We bill hourly. It’s really the only thing that protects us: We estimate the hours upfront so the client has a clear picture of what to expect, and then we bill every month according to the hours we worked. We’re very clear with them that our design hours will ebb and flow based on where we’re at in the process—that it’s heavy in the beginning, and then we pass the torch to the construction team. It might quiet down a little bit while they’re doing the mechanical, electrical and plumbing, and then it will pick back up again as we start to layer in the design components.

We put together a document to show them what our design team handles, and establish an overall percentage to let them know that design could be 6 to 8 percent of the total project costs, and architecture fees could be another 8 percent. We partner with a local builder quite often—a lot of our jobs are referrals from that team—and they do a great job of preparing the client to spend that much on design. There are a lot of projects they won’t do without the designer, so they’ve often already prepared the client for the necessity of the design team.

What is the biggest challenge for your business as you look ahead?
I think it’s just growth and scaling. We have opportunities, and it’s just a matter of deciding whether or not to spread ourselves thin to take on more jobs. Do we add to the team so we can take on more jobs, or do we stay small?

Right now we have a studio, but it’s not client-facing—it’s a place for our team to work and where our sample library is located. We’ll meet with subcontractors and vendors there, but not clients. We’re moving into a new space in our small downtown that will have a showroom and more of a public presence. I know that will bring a whole new series of hurdles—positive and potentially negative ones that we’re going to have to figure out how to navigate.

Why fair parental leave was crucial as this Michigan designer built her firm
A client’s tucked-away speakeasy holds court in a moody lounge spaceJacob Hawkins

Not having employer support—namely a maternity policy—is part of what pushed you to go out on your own. How did that shape your thinking about culture as you started hiring?
Both of my team members had babies at the same time last year, so I can tell you all about maternity leave! I mean, I basically offered them what I had wanted. There was never maternity leave at any job I was ever at—design firms are often pretty small, so you’re not protected by policies like FMLA [Family and Medical Leave Act]. But I really wanted to give them the opportunity and the flexibility when it comes to growing their families that I wish I’d had when I was growing mine.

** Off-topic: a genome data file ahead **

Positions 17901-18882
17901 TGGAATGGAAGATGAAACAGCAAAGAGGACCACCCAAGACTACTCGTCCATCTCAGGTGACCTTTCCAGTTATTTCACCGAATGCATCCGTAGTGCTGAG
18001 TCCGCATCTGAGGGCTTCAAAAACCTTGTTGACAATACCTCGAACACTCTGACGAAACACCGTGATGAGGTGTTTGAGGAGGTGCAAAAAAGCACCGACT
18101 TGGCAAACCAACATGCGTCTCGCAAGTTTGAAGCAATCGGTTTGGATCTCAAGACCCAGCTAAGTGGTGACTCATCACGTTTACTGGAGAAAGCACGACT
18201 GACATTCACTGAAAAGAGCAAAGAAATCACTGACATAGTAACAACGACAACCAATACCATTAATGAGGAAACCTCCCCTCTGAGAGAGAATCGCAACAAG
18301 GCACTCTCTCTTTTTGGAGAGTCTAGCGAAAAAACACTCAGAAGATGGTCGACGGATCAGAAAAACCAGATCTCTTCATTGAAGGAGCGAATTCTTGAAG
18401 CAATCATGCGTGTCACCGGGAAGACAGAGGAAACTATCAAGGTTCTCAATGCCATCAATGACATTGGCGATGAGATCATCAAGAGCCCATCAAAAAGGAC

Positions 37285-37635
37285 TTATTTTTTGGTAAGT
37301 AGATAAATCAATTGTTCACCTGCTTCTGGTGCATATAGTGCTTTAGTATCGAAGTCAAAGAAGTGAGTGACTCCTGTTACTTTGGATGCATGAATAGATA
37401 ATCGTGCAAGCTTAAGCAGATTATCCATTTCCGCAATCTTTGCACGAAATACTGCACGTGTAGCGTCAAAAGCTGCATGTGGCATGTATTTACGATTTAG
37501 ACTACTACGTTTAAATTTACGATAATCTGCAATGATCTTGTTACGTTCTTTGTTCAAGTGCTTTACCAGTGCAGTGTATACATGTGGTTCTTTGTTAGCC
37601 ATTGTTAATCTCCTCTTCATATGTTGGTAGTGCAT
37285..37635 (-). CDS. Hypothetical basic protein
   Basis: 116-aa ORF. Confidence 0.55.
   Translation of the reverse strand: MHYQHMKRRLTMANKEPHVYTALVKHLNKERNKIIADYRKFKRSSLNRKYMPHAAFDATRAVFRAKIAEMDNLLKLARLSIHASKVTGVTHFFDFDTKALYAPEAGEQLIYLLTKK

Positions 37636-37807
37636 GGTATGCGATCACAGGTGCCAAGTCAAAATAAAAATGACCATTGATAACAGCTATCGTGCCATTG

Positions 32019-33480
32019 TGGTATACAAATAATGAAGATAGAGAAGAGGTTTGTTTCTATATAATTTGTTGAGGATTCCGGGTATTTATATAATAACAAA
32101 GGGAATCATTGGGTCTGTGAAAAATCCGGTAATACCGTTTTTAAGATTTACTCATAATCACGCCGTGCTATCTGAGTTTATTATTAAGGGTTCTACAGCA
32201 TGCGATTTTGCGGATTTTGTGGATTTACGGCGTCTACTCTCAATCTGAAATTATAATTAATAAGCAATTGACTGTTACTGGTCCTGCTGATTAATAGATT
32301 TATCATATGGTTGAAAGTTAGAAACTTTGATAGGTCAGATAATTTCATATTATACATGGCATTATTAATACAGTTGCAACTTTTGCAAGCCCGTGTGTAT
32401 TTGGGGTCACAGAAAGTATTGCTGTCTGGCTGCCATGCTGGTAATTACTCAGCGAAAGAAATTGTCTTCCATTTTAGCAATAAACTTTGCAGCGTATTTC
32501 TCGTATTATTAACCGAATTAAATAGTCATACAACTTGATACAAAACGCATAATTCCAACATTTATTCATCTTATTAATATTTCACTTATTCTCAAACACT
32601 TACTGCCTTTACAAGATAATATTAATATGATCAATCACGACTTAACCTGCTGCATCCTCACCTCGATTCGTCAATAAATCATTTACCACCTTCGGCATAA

So, they both took maternity leave—the part-time employee was partly compensated, and my full-time employee had almost full-time compensation for almost the entire time, then went down to 50 percent pay for the last couple weeks. Now she only works four days a week, but she’s at her full-time pay. It’s her first baby, and she knows she’s not going to get that time back, and I completely respect that.

When you’re hiring somebody who is young, and you know they want to have a family, the smart thing to do is to be financially prepared for it. For me to put blinders on to the team’s life circumstances, which are exponentially more important than work on any given day, would not be responsible; instead, I knew I wanted to offer maternity leave, and I prepared behind the scenes going into that phase.

How else are you preparing for the future with that sort of mindset?
I’m pretty risk averse when it comes to business finances. I work with an accounting firm virtually, and I’ve asked them all kinds of questions about what they suggest for a cash reserve and savings. They said their most cautious clients run with four-and-a-half months of reserves.

What does success look like for you?
Success is defined by a lot of things that are well outside the interior design world. It’s healthy boundaries, work-life balance, making sure I’m present when I’m home. It’s also the realization that my passion is paying the bills—that I get to do what I love on a day-to-day basis. I know there are a lot of people out there who don’t feel fulfilled by their career, and I am so grateful every day that I’m doing exactly what I’ve always dreamed of.

To learn more about Steph Morris and North + Birch, visit her website or find her on Instagram.